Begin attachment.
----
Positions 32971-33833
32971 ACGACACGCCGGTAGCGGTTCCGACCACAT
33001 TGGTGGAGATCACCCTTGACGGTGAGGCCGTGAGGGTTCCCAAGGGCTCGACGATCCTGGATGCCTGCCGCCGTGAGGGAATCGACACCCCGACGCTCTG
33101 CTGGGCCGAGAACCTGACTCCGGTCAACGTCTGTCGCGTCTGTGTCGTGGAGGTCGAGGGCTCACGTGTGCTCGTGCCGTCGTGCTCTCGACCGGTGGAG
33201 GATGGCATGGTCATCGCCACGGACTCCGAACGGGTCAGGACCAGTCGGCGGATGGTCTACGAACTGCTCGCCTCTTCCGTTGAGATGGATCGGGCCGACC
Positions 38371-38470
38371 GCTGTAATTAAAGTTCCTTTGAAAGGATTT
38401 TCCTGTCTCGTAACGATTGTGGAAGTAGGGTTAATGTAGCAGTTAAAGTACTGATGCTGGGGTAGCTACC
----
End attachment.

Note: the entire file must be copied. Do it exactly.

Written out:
Positions 32971-33833
32971 ACGACACGCCGGTAGCGGTTCCGACCACAT
33001 TGGTGGAGATCACCCTTGACGGTGAGGCCGTGAGGGTTCCCAAGGGCTCGACGATCCTGGATGCCTGCCGCCGTGAGGGAATCGACACCCCGACGCTCTG
33101 CTGGGCCGAGAACCTGACTCCGGTCAACGTCTGTCGCGTCTGTGTCGTGGAGGTCGAGGGCTCACGTGTGCTCGTGCCGTCGTGCTCTCGACCGGTGGAG
33201 GATGGCATGGTCATCGCCACGGACTCCGAACGGGTCAGGACCAGTCGGCGGATGGTCTACGAACTGCTCGCCTCTTCCGTTGAGATGGATCGGGCCGACC
Positions 38371-38470
38371 GCTGTAATTAAAGTTCCTTTGAAAGGATTT
38401 TCCTGTCTCGTAACGATTGTGGAAGTAGGGTTAATGTAGCAGTTAAAGTACTGATGCTGGGGTAGCTACC